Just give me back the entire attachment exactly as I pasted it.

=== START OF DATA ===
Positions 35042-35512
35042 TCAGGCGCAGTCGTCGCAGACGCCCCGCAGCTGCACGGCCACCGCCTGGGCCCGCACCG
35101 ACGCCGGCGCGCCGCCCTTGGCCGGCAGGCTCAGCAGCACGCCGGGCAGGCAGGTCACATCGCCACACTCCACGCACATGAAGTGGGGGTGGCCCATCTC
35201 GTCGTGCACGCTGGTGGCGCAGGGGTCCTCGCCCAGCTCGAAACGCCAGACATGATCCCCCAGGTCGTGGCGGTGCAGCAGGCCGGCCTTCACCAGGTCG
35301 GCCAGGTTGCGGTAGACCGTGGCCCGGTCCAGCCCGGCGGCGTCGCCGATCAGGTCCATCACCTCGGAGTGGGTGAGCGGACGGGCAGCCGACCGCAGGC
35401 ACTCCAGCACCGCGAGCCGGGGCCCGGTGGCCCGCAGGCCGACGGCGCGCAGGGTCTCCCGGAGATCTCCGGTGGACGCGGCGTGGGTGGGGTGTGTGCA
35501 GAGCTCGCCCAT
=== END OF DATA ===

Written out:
Positions 35042-35512
35042 TCAGGCGCAGTCGTCGCAGACGCCCCGCAGCTGCACGGCCACCGCCTGGGCCCGCACCG
35101 ACGCCGGCGCGCCGCCCTTGGCCGGCAGGCTCAGCAGCACGCCGGGCAGGCAGGTCACATCGCCACACTCCACGCACATGAAGTGGGGGTGGCCCATCTC
35201 GTCGTGCACGCTGGTGGCGCAGGGGTCCTCGCCCAGCTCGAAACGCCAGACATGATCCCCCAGGTCGTGGCGGTGCAGCAGGCCGGCCTTCACCAGGTCG
35301 GCCAGGTTGCGGTAGACCGTGGCCCGGTCCAGCCCGGCGGCGTCGCCGATCAGGTCCATCACCTCGGAGTGGGTGAGCGGACGGGCAGCCGACCGCAGGC
35401 ACTCCAGCACCGCGAGCCGGGGCCCGGTGGCCCGCAGGCCGACGGCGCGCAGGGTCTCCCGGAGATCTCCGGTGGACGCGGCGTGGGTGGGGTGTGTGCA
35501 GAGCTCGCCCAT